|Computer Graphics: Principles and Practice||
Computer Graphics: Principles and Practice
|131.10||approx. 7-9 days|
Computer Graphics: Principles and Practice, Third Edition, remains the most authoritative introduction to the field. The first edition, the original “Foley and van Dam,” helped to define computer graphics and how it could be taught. The second edition became an even more comprehensive resource for practitioners and students alike. This third edition has been completely rewritten to provide detailed and up-to-date coverage of key concepts, algorithms, technologies, and applications.
This revised edition features
About the Authors xlv
Chapter 1: Introduction 1
Graphics is a broad field; to understand it, you need information from perception, physics, mathematics, and engineering. Building a graphics application entails user-interface work, some amount of modeling (i.e., making a representation of a shape), and rendering (the making of pictures of shapes). Rendering is often done via a “pipeline” of operations; one can use this pipeline without understanding every detail to make many useful programs. But if we want to render things accurately, we need to start from a physical understanding of light. Knowing just a few properties of light prepares us to make a first approximate renderer.
1.1 An Introduction to Computer Graphics 1
1.2 A Brief History 7
1.3 An Illuminating Example 9
1.4 Goals, Resources, and Appropriate Abstractions 10
1.5 Some Numbers and Orders of Magnitude in Graphics 12
1.6 The Graphics Pipeline 14
1.7 Relationship of Graphics to Art, Design, and Perception 19
1.8 Basic Graphics Systems 20
1.9 Polygon Drawing As a Black Box 23
1.10 Interaction in Graphics Systems 23
1.11 Different Kinds of Graphics Applications 24
1.12 Different Kinds of Graphics Packages 25
1.13 Building Blocks for Realistic Rendering: A Brief Overview 26
1.14 Learning Computer Graphics 31
Chapter 2: Introduction to 2D Graphics Using WPF 35
A graphics platform acts as the intermediary between the application and the underlying graphics hardware, providing a layer of abstraction to shield the programmer from the details of driving the graphics processor. As CPUs and graphics peripherals have increased in speed and memory capabilities, the feature sets of graphics platforms have evolved to harness new hardware features and to shoulder more of the application development burden. After a brief overview of the evolution of 2D platforms, we explore a modern package (Windows Presentation Foundation), showing how to construct an animated 2D scene by creating and manipulating a simple hierarchical model. WPF’s declarative XML-based syntax, and the basic techniques of scene specification, will carry over to the presentation of WPF’s 3D support in Chapter 6.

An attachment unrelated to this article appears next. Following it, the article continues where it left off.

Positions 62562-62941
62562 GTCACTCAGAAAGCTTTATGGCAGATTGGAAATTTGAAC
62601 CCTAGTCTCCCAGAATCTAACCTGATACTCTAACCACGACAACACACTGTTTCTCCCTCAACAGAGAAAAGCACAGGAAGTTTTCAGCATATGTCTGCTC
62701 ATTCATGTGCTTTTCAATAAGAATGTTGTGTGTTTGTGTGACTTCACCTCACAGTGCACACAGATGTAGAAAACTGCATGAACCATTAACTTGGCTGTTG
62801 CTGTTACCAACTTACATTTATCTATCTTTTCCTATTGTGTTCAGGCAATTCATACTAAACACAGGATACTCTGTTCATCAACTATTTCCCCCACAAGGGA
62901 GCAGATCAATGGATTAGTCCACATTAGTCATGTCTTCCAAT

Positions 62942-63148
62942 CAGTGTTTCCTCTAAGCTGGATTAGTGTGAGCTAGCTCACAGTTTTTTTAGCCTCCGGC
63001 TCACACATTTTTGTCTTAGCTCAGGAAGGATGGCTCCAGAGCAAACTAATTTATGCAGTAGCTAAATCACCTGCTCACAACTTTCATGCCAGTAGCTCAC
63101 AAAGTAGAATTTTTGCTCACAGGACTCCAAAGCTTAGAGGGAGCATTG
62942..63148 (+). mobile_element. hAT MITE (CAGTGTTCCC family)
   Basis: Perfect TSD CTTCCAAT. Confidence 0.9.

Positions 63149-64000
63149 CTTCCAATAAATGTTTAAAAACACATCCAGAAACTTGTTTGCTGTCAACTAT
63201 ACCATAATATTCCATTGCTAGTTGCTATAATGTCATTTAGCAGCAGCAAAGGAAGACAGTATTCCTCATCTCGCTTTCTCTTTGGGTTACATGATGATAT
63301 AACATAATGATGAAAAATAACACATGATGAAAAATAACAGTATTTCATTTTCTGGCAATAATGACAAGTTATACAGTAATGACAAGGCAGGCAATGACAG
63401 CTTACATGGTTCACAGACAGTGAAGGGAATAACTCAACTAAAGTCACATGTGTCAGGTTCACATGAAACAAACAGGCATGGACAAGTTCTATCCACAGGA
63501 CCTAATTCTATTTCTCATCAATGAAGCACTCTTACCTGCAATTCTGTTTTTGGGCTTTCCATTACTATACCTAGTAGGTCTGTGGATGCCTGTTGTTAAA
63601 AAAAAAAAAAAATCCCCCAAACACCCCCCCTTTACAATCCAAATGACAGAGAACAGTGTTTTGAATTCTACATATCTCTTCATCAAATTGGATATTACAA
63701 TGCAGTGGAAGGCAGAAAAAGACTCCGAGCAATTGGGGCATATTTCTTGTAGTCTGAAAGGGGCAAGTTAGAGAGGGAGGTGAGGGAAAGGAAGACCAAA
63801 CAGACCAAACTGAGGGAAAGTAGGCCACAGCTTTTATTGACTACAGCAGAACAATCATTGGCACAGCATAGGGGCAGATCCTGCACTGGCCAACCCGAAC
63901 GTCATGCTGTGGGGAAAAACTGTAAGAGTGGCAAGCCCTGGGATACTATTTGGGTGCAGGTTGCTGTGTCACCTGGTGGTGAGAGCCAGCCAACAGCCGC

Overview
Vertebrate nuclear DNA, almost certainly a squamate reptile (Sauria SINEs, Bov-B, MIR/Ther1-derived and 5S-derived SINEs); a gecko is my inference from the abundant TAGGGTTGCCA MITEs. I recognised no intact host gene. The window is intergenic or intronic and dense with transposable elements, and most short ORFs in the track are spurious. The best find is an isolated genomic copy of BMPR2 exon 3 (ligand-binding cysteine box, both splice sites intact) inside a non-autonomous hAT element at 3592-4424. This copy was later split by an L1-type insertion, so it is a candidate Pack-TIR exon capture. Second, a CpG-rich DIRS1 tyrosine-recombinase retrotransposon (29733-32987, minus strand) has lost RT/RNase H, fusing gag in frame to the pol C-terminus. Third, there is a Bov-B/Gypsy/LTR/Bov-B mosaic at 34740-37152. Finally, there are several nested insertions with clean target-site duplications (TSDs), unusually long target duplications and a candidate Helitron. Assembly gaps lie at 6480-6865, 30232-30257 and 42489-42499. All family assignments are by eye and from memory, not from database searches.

2.1 Introduction 35
2.2 Overview of the 2D Graphics Pipeline 36
2.3 The Evolution of 2D Graphics Platforms 37
2.4 Specifying a 2D Scene Using WPF 41
2.5 Dynamics in 2D Graphics Using WPF 55
2.6 Supporting a Variety of Form Factors 58
2.7 Discussion and Further Reading 59
Chapter 3: An Ancient Renderer Made Modern 61
We describe a software implementation of an idea shown by Dürer. Doing so lets us create a perspective rendering of a cube, and introduces the notions of transforming meshes by transforming vertices, clipping, and multiple coordinate systems. We also encounter the need for visible surface determination and for lighting computations.
John F. Hughes is a Professor of Computer Science at Brown University. His primary research is in computer graphics, particularly those aspects of graphics involving substantial mathematics.
Andries van Dam is the Thomas J. Watson, Jr. University Professor of Technology and Education, and Professor of Computer Science at Brown University. Andy’s research includes work on computer graphics, hypermedia systems, post-WIMP user interfaces, including immersive virtual reality and pen- and touch-computing, and educational software.
Morgan McGuire is an Associate Professor of Computer Science at Williams College. He's contributed as an industry consultant to products including the Marvel Ultimate Alliance and Titan Quest video game series, the E Ink display used in the Amazon Kindle, and NVIDIA GPUs.
David F. Sklar is a visualization engineer at Vizify.com, working on algorithms for presenting animated infographics on computing devices across a wide range of form factors.
James D. Foley is a professor and holds the Fleming Chair in the College of Computing at Georgia Institute of Technology. He has also held faculty positions at the University of North Carolina at Chapel Hill and The George Washington University, as well as management positions at Mitsubishi Electric Research.
Steven K. Feiner is a Professor of Computer Science at Columbia University, where he directs the Computer Graphics and User Interfaces Lab and co-directs the Columbia Vision and Graphics Center. His research addresses 3D user interfaces, augmented reality, wearable computing, and many topics at the intersection of human-computer interaction and computer graphics.
Kurt Akeley is Chief Technology Officer at Lytro, Inc. Kurt is a cofounder of Silicon Graphics (later SGI), where he led the development of a sequence of high-end graphics systems, including RealityEngine, and also led the design and standardization of the OpenGL graphics system.